Richard Linklater never ceases to push the boundaries of film and narrative structure. In his newest effort, Bernie, a real life tale of sweetness and murder burrowed in the South, Linklater takes real life interviews and interjects them into his recreation of an unexpected crime story. The horrendous act on display is an impromptu murder perpetrated by Bernie Tiede (Jack Black), a funeral home director that’s divinely effervescent. Known for his soothing soul and unmatched ability to comfort the grieving, Bernie floats around the small town of Carthage, Texas like an angel on loan from Heaven. Despite being the town’s most eligible bachelor, Bernie never romantically capitalizes on his folk hero status. That is until he comes across Marjorie Nugent (Shirley MacLaine), a cold and calculated bitch who just recently lost her husband. Bernie’s angelic disposition slowly defrosts Marjorie’s frigid heart, and the two begin a romantic rendezvous under the watchful gaze of a tight-knit community. Bernie and Marjorie become an impressive duo, only to disintegrate when Marjorie’s controlling personality begins to restrict Bernie’s ability to act in the small community he loves. In a spare moment of irrationality for Bernie, he kills Marjorie.
Suddenly, cowboy district attorney Danny “Buck” Davidson (Matthew McConaughey) questions Bernie’s intentions with Marjorie, who spins Bernie’s romance into a con for lavish trips and money. Smartly, Linklater makes little effort to discern Bernie’s true intentions. There are moments where Bernie seems pure and wholly dedicated to Marjorie, but then he’s constantly partaking in gaudy excursions at no cost. After all, Bernie did submerge Marjorie into a coffin freezer for a few months while he questionably utilized her fortune to support some of Carthage’s citizens. Lending life to our titular character is Jack Black, who arguably delivers his finest performance on film. Gentle, soulful and utterly brilliant, Black makes Bernie so lovable to the point that it’s hard not to succumb to his charms, even after he laid another human being to rest. Black’s performance ensures a quality film, but Linklater fails to deliver a third act that’s actually worthwhile. We’re given an immense amount of time to understand the miraculous qualities of Bernie, but Linklater dedicates little time to the trial that ultimately landed Carthage’s saint in jail. Regardless, Bernie is a dark comedy that breezes by on Black’s performance and Linklater’s recreation of an unlikely murder that is at once a satire and a Southern tragedy.
Moving on in the wake of death is difficult. Anyone can tell you, since it’s invariably everyone’s life story, that a death in the family leaves an irrevocable void. In time, hopefully the void will shrink, but until then, even the smallest scent or facial tick can resurrect the dead. In Giorgos Lanthimos’ newest film, Alps, an organization exists solely to assist families in their grieving process. The method implemented by the group, which consists of two men and two women, is that of replication. They’ll approach a family fractured by death and offer themselves as a surrogate for the recently deceased. In one case the group’s eldest female member, Monte Rosa, played stoically by Aggeliki Papoulia, impersonates a high school girl who succumbs to death after a car accident. Donning tennis attire and a teenage girl mentality, Monte Rosa dutifully slips into an unknown family for hours at a time. It’s not Monte Rosa’s only assignment, outside of her day job, Monte Rosa also plays the dead wife (or girlfriend) of another man. Even though Monte Rosa shares duties with three other members, she represents our entry point into this bizarre, but empathetic group.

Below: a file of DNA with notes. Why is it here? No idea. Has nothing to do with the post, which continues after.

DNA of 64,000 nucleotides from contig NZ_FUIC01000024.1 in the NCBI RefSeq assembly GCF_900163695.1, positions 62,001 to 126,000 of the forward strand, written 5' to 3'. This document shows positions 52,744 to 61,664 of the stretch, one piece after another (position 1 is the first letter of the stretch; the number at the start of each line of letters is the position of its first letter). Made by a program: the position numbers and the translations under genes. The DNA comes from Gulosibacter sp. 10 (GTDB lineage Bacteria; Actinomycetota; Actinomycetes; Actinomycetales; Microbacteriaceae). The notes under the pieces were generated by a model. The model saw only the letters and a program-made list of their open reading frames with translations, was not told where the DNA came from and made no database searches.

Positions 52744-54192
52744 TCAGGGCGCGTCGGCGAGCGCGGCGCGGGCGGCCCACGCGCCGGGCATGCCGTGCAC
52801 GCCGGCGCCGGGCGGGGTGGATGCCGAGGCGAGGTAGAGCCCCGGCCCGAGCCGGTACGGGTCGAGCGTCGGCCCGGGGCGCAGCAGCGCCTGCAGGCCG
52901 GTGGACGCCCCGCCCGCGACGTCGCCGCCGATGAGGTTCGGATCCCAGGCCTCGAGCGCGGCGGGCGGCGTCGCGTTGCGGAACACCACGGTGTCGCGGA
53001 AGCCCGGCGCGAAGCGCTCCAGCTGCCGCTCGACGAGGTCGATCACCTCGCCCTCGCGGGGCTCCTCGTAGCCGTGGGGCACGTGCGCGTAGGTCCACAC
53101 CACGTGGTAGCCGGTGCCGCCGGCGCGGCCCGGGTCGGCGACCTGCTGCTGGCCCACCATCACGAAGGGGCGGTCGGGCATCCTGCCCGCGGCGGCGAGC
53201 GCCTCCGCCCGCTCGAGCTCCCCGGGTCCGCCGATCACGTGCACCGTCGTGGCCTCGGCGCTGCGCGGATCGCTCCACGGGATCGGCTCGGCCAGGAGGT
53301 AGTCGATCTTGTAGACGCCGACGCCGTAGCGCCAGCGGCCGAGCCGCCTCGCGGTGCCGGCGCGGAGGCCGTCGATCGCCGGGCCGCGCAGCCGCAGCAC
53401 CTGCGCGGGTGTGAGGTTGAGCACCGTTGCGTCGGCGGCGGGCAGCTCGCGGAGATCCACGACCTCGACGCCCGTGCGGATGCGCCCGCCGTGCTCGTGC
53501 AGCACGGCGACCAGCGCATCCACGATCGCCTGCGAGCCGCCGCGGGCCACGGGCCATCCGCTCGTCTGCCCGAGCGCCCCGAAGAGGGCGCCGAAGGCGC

Much like his previous effort, Dogtooth, Lanthimos fills Alps with a tepid pace and explosive moments of violence and sex. Unlike in Dogtooth, Lanthimos’ effort here feels worthless. The performances are certainly dedicated to the material, but Alps fails to register a distinct point. Part of the problem exists because Lanthimos crafted a world, and characters, that are too damn opaque. How the organization exists, as well as the perceptions surrounding it, would help us understand the dynamic that bonds its four members together, especially when the group’s controlling agents are seemingly based in misogyny. Unfortunately, the group’s interactions feel derivative and pointless, leaving us little help in substantiating Lanthimos’ point on the grieving process or the commerciality of death. There are certainly intermittent moments of heartbreak and genius in Alps. Whether it’s Monte Rosa hugging a grief-stricken father as if she was his daughter or one of the male Alps members absorbing the life of a dead husband to a blind woman, Lanthimos’ shows some heart. It’s just a shame that he feels it’s more necessary to shock our system more than it is to nurture it with concise thoughts and unbridled emotion. Admittedly, Alps ends in a fine manner, but that’s only because Lanthimos is heading in a decipherable direction. Otherwise, Alps is undone by an undefined world and muted emotion.